Archive | Veneto

On Being Lost in Italy

Venice AlleyThe footsteps behind us were worrisome.

With each step that landed on the worn, slightly slick cobblestones, an equal but louder pair of footsteps resonated behind my husband and me as we tried to find our way back to our Venice hotel on a frigid November night. Not too far away, the warm, convivial sounds of students who had just finished their exams oozed out of the San Polo enoteca each time someone pulled the door open to step inside. It was freezing in Venice, tourists were scant, and joining the locals for a round or two of prosecco seemed more worth our while than heading back to our hotel, especially given the prospect that someone could be right behind us.

We kept walking down the calle, a little faster now because the wind whipping off the Adriatic and through the canals was biting. And then, the calle ended. In front of us was only water. Behind us? As we turned around, we realized that no one was there. The utter lack of people out on this bone-chilling night had turned the Lion City’s narrow streets into echo chambers. Although it was eerie, I realized that we were experiencing something special – a Venice without tourists. A wrong turn became an unforgettable moment.  Continue Reading →

How Does Venice Work?

Venice BackstageAlthough Venice has been sinking into the Adriatic sea for centuries, visitors, as well as many residents, pay little mind to this fact other than keeping close watch on the acqua alta forecasts. Few of the millions of people that tread on Venice’s cobblestones and stroll over its storied canals know how the city manages to preserve itself amid threats such as global warming, rising tides, and the inevitable erosion that accompanies them.

Enter Insula, the company charged with Venice’s maintenance, which has launched a website called Venice Backstage. Venice Backstage is a fascinating trove – in English and Italian – about the unusual landscape of Venice and how workers toil daily behind the scenes for its upkeep. The website contains educational tidbits on water levels and what happens when a sandbar builds up the lagoon; bridge construction and maintenance; a gallery of construction projects showing workers efforts to counteract building erosion; a glossary of terms; and videos.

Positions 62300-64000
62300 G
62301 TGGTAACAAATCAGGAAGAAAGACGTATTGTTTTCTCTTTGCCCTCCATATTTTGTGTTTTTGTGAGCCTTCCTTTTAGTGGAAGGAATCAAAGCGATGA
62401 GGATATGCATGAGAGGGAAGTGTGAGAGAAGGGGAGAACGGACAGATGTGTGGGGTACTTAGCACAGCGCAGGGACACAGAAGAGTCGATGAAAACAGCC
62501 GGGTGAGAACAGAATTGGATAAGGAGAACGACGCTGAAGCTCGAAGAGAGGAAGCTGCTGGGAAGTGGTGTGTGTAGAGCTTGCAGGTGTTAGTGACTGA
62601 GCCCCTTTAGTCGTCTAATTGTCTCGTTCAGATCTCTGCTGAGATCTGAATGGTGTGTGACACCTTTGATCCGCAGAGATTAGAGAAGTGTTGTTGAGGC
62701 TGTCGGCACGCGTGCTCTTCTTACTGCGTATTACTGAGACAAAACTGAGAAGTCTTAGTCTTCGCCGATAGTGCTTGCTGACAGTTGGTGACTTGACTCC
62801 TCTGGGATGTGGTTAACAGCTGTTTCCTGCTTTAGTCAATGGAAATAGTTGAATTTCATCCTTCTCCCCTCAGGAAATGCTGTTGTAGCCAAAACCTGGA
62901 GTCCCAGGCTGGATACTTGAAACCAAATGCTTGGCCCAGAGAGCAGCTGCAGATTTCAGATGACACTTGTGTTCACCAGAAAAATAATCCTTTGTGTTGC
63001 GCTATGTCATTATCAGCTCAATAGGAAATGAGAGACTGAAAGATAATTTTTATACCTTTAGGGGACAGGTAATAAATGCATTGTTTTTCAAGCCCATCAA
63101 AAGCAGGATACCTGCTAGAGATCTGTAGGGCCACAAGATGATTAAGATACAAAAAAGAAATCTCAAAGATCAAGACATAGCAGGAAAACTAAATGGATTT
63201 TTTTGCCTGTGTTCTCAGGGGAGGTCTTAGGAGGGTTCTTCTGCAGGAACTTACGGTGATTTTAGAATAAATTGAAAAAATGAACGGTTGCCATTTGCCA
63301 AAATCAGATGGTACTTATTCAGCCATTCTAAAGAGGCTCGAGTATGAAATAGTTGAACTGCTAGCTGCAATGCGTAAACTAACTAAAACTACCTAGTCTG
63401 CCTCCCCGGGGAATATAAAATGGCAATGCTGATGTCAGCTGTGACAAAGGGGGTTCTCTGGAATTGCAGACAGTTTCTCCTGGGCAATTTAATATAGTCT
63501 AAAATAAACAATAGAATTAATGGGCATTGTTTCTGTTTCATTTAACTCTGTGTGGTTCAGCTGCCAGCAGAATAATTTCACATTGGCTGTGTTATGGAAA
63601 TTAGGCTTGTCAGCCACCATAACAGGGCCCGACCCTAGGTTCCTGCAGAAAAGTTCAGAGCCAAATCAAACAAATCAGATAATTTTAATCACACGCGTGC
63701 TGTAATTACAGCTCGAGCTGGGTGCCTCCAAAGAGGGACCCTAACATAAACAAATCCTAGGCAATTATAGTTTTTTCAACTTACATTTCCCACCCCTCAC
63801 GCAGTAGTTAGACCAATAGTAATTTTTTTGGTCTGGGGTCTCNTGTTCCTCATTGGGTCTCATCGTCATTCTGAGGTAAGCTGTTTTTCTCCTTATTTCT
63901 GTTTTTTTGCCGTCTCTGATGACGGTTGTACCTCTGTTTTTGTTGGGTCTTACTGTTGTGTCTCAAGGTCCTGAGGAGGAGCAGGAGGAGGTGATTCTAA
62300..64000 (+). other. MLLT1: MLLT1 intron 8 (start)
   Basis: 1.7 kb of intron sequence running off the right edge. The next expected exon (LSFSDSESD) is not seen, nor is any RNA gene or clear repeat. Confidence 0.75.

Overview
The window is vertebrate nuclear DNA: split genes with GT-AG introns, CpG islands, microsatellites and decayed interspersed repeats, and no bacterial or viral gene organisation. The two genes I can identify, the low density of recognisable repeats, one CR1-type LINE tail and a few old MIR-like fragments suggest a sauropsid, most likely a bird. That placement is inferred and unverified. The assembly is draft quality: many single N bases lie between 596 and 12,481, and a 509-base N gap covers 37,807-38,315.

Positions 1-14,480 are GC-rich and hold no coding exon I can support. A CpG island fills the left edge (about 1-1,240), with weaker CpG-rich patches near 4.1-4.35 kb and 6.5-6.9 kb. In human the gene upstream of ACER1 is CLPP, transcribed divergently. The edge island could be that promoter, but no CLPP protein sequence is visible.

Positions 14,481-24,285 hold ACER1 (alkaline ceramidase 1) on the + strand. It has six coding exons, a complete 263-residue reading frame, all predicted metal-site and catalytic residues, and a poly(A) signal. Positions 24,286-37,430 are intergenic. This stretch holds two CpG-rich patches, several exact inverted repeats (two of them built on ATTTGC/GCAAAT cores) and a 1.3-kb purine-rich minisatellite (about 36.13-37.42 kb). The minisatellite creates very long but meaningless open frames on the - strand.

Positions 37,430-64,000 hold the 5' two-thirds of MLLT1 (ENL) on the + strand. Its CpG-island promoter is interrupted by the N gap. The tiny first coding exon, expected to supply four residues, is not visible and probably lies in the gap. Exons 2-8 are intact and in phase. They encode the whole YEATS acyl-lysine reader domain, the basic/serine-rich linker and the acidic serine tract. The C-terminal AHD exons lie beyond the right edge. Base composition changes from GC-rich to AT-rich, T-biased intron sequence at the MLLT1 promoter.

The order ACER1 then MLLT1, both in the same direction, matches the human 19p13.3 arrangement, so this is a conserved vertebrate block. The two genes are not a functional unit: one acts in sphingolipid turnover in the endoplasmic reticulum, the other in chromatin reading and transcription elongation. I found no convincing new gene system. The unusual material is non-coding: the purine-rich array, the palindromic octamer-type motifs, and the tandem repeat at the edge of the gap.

I really enjoyed the video titled, “Venice Backstage: How Does Venice Work?” and I think that you will, too. So, have a look at this video, then head over to Venice Backstage to learn even more about the everyday efforts to save Venice and its iconic cityscape.

Venice’s Elite Beaches No Longer Off Limits

Lido di VeneziaAs of today, the elite Lido di Venezia, the summer playground of the Lion City’s elite since the 1900s, will be open to all who wish to visit its shores. In what is being called a “mini-revolution,” Venice’s Mayor Giorgio Orsoni has signed an ordinance that requires that the exclusive, cabana-lined beaches of the Lido be open to the general public.

While regular beach-goers will not have access to the cabanas, which cost up to €9,000 per year to rent, the umbrella or towel service that comes courtesy of several luxury hotels here, or lifeguard service (you know, because some lives are worth more than others to save), they will have the right to bring their own towels, chairs, and umbrellas and set up on the Lido’s white sand shore. Proponents of the measure are naturally elated at the egalitarian overture this new law suggests. Of course, the elites, or “pass holders” as the Ansa news agency calls them, are unhappy that their yearly expenditures have not afforded them the exclusivity they paid for. Some of the headlines I saw while researching this story lamented that the elegant beaches of Thomas Mann’s “Death in Venice” are now being given over to pop culture.

What do you think about the new ordinance in Venice? Do you think you may try to visit the Lido as a non-pass holder on your next vacation to Venice? Please leave a comment below or let me know what you think by contacting me on Twitter @italofileblog.

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